What if you could grow water, like plants? It would be available whenever you wanted it, you would know exactly where it came from, and it could possibly confirm the existence of magic in this world. Well, you can do all those things… kind of. Atmospheric water generators may not sound revolutionary or magical, but they do make water out of thin air.
How exactly do these devices work? These machines run on electricity. They suck in moisture from the in the air, the coils inside it condense the moisture to make water droplets, and after a filtration process — voila, you have fresh and clean water at your disposal.
There’s also Akvo, an air-to-water generator company based in Kolkata. Its founder Navkaran Singh Bagga says their vision was to increase water sustainability. “These machines give you a completely independent source of water that doesn’t require any other forms of distribution,” he says.
Additionally, these machines perform best when it is hot and humid. Bagga says, “It runs at its optimum level when the weather is above 30 degrees and the humidity is at around 85-90%. It’s like solar power in that sense — it works best in places with more sunlight.”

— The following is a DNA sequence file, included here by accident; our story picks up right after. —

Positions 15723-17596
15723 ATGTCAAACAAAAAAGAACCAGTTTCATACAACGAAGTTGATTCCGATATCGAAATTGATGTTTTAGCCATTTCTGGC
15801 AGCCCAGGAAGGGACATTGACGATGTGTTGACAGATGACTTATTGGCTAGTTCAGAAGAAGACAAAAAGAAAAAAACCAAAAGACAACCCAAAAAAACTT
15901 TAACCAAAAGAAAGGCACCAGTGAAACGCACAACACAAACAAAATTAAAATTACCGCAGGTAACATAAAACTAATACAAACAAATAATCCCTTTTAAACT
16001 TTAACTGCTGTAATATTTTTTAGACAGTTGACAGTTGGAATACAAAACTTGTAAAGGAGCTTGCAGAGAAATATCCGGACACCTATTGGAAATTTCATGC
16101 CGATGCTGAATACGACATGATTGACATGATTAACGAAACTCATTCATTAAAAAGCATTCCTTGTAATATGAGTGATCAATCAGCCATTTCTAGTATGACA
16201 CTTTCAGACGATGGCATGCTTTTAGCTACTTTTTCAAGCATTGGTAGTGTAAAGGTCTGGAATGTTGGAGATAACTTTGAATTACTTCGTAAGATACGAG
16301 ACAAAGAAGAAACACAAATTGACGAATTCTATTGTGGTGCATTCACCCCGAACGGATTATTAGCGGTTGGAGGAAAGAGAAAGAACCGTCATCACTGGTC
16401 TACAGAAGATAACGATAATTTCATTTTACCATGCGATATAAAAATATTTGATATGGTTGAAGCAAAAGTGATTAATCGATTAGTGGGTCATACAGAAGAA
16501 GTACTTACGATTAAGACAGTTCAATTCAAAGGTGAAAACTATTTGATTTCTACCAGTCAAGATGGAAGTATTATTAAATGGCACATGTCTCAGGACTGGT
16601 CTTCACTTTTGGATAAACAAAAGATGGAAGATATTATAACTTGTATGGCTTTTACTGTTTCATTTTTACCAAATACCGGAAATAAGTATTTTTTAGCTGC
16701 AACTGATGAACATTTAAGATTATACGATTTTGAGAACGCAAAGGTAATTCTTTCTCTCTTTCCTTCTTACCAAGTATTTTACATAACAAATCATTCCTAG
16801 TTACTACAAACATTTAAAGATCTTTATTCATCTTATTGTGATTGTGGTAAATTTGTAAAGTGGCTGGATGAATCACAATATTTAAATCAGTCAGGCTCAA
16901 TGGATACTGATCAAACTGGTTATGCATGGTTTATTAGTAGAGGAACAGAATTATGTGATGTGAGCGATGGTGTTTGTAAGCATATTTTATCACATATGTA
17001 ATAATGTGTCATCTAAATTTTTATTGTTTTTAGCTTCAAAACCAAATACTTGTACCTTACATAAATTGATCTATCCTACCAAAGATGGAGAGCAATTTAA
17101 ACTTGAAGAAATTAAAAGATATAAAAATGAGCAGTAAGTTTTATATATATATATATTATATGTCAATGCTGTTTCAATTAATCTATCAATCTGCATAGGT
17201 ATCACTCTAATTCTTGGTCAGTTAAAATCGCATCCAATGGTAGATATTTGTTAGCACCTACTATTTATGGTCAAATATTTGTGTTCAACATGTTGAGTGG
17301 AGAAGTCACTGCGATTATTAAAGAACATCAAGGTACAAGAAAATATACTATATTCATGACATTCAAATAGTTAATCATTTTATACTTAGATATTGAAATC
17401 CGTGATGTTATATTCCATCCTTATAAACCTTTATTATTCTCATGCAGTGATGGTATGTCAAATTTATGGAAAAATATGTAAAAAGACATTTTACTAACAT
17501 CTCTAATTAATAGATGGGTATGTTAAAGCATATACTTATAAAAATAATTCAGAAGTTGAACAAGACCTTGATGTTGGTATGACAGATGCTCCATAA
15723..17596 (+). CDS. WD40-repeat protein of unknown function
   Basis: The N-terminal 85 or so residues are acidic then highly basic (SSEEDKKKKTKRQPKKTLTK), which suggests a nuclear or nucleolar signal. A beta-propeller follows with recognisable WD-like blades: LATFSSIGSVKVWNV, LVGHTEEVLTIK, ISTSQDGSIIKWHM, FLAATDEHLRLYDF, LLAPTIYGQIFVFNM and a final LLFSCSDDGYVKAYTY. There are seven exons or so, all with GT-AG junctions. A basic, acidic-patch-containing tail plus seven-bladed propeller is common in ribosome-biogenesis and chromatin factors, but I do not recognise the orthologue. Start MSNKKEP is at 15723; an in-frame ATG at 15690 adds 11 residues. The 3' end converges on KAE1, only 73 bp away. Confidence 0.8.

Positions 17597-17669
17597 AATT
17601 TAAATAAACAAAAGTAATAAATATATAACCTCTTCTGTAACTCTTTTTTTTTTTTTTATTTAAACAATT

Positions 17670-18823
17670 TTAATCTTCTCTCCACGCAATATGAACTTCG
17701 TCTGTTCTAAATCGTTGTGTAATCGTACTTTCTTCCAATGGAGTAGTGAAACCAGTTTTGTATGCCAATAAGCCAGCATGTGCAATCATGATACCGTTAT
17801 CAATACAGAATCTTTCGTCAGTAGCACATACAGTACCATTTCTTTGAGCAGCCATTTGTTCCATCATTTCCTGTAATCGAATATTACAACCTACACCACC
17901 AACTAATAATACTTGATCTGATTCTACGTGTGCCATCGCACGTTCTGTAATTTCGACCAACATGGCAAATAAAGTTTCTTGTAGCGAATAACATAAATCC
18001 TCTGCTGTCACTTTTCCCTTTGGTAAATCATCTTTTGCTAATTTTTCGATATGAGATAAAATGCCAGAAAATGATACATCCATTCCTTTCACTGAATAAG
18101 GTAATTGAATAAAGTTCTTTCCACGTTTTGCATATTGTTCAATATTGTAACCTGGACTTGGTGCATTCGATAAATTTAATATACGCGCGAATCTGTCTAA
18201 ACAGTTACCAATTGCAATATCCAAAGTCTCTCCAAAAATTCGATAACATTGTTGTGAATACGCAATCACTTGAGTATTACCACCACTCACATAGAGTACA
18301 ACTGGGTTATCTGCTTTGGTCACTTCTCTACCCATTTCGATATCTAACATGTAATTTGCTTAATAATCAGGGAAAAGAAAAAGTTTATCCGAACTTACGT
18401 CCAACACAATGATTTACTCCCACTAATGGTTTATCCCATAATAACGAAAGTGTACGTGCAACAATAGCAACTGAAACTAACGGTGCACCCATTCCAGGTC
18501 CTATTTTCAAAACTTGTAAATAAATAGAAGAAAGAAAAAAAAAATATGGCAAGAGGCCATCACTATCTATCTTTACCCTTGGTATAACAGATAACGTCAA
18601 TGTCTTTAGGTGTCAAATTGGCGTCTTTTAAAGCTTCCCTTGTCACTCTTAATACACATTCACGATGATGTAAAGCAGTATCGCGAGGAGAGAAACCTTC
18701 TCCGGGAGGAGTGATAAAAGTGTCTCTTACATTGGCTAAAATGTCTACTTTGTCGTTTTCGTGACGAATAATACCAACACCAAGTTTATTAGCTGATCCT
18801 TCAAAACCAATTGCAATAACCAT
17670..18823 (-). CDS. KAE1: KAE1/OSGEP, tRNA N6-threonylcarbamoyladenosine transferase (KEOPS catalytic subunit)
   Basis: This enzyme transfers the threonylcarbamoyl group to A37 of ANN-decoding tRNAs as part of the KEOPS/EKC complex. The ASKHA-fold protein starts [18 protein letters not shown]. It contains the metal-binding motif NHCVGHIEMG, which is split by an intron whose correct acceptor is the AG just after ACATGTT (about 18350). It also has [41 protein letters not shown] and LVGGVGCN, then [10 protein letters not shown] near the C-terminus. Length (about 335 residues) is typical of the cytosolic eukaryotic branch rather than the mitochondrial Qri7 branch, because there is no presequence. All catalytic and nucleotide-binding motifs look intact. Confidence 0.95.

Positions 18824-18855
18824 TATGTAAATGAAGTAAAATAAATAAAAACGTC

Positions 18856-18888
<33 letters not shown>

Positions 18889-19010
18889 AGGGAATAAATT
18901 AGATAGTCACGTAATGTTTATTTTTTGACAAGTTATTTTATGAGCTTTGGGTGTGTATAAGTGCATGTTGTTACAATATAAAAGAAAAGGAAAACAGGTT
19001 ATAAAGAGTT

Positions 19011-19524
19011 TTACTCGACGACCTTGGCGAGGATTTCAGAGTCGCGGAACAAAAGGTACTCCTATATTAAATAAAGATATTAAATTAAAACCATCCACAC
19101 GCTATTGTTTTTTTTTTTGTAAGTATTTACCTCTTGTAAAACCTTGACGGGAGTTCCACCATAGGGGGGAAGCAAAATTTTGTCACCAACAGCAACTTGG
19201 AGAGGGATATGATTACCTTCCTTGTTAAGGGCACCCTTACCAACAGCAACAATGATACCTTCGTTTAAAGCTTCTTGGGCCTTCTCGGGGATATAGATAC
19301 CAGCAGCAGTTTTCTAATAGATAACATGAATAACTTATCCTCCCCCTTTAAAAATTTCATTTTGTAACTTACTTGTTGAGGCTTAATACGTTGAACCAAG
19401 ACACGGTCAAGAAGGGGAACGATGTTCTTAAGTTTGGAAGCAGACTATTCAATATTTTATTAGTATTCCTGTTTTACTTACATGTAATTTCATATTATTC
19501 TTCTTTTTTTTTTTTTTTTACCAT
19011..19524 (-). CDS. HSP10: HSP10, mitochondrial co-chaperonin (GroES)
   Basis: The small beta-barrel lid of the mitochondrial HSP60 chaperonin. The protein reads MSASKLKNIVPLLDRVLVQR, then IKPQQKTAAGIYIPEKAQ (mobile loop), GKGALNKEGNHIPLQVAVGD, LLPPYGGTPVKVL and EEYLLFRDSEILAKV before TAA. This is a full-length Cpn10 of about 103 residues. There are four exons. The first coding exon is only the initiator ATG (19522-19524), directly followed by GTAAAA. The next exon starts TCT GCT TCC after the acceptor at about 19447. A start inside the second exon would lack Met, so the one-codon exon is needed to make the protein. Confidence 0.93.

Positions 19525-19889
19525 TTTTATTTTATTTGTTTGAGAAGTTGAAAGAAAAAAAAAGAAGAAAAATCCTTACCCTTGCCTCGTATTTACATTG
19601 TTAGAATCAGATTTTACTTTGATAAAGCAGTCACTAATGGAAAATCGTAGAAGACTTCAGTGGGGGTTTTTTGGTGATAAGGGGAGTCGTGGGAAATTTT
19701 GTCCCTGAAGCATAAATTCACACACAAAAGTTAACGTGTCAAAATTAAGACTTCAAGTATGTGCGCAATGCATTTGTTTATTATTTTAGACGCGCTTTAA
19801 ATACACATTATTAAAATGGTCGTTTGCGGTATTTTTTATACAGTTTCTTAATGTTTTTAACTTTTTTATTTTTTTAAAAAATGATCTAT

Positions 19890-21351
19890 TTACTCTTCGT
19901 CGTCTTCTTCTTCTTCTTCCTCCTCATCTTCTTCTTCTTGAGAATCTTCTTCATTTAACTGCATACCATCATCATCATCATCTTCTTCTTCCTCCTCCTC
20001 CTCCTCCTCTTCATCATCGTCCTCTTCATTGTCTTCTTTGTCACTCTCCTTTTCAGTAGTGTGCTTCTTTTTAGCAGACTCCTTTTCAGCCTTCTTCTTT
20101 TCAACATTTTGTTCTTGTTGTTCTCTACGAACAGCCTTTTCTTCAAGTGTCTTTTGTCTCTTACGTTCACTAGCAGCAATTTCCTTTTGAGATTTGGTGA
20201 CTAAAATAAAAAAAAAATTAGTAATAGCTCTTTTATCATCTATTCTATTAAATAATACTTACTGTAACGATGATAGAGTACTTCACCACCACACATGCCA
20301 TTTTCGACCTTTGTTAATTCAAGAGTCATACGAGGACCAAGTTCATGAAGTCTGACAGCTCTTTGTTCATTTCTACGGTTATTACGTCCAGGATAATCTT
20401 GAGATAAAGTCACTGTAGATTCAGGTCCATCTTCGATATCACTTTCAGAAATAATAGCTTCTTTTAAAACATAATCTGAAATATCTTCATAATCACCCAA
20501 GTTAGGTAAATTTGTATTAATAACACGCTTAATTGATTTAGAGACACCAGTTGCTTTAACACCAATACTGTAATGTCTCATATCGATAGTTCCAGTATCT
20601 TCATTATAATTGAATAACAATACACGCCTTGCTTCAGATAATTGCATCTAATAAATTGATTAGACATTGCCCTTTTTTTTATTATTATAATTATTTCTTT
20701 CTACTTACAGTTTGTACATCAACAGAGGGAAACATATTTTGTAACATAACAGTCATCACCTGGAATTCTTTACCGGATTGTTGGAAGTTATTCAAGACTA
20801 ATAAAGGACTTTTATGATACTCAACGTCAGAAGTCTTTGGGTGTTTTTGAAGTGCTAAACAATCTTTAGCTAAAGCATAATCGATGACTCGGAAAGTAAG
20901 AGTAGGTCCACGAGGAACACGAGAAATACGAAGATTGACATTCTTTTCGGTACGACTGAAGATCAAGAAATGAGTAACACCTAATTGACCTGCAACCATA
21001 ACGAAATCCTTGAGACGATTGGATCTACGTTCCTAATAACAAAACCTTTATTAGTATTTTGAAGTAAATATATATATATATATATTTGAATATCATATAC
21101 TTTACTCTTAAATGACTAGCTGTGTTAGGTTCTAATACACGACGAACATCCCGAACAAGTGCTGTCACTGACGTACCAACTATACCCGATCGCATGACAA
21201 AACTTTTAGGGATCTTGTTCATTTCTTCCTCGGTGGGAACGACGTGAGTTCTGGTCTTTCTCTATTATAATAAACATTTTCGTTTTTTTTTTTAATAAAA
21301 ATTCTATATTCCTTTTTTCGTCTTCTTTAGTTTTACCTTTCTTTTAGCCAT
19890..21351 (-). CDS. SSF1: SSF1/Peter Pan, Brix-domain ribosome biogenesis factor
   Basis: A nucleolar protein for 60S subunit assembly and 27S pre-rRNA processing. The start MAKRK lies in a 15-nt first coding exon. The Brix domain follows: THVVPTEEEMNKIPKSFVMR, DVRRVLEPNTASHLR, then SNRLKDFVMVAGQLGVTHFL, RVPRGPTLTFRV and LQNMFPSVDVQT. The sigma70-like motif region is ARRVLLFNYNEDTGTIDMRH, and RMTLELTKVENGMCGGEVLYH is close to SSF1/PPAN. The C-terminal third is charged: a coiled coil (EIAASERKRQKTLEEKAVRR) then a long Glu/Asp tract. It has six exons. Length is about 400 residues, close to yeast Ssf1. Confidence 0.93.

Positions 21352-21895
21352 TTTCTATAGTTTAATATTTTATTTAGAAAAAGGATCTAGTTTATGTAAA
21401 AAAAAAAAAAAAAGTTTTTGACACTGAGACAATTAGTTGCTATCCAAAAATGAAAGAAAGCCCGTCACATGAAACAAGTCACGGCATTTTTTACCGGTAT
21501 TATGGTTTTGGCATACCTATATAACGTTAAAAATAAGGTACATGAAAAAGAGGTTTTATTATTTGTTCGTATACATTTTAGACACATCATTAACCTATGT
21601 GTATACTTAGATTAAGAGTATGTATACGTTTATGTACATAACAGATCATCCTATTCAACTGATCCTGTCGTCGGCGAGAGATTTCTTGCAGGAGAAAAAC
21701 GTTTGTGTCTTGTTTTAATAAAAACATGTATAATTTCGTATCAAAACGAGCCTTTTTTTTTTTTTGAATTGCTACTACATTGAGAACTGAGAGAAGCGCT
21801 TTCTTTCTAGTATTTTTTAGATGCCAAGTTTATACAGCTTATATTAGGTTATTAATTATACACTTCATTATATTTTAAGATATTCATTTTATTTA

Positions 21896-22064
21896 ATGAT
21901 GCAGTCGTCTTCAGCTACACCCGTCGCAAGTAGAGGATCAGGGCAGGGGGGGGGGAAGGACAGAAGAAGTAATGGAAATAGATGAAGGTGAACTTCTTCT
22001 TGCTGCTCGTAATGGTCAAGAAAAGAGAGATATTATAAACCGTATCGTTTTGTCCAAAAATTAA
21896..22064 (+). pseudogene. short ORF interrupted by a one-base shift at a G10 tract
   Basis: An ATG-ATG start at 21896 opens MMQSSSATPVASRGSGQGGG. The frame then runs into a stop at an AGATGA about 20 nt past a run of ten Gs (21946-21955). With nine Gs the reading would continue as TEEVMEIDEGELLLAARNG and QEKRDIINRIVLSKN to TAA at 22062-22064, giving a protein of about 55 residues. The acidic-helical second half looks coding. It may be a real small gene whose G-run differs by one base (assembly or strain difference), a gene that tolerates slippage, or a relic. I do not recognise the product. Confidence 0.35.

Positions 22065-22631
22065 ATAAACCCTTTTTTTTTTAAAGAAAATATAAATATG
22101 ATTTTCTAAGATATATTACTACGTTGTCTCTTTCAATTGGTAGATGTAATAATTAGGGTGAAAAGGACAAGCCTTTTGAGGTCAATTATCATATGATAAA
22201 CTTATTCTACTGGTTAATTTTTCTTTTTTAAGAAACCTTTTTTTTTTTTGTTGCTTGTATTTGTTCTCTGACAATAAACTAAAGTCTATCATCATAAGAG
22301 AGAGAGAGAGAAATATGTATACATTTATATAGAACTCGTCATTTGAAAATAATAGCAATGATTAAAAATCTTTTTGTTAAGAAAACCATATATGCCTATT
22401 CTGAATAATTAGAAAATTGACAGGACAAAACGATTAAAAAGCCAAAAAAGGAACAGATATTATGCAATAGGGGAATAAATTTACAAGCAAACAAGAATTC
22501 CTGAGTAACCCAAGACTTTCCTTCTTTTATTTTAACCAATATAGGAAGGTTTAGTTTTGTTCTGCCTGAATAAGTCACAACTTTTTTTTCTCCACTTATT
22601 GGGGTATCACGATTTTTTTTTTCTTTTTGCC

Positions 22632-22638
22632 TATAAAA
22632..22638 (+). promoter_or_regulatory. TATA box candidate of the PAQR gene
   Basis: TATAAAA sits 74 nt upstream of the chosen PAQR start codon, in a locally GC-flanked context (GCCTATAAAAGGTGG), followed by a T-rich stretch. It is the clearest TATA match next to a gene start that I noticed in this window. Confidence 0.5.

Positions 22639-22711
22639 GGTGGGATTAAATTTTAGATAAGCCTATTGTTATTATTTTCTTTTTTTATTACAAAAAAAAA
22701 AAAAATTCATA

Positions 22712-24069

Another possible concern could be about pollutants. If our air is polluted, and the water is made from it, would that mean that the water is polluted as well? Well, these companies claim to have inbuilt filtration systems.
Atmospheric water generators suck in water vapour from the air. Their coils condense it into droplets. These droplets collect in a tray, where the water is collected, cleaned, purified, and then dispensed.
They range in sizes from 25L, for household use, to a 5,000L machine for schools, institutions etc.
Positive: With these air-to-water machines, you don’t have to rely on any external authority for your water. Negative: However, they need a certain degree of heat and moisture to be effective — they don’t work in areas where the moisture is under 20%
Excerpts from TOI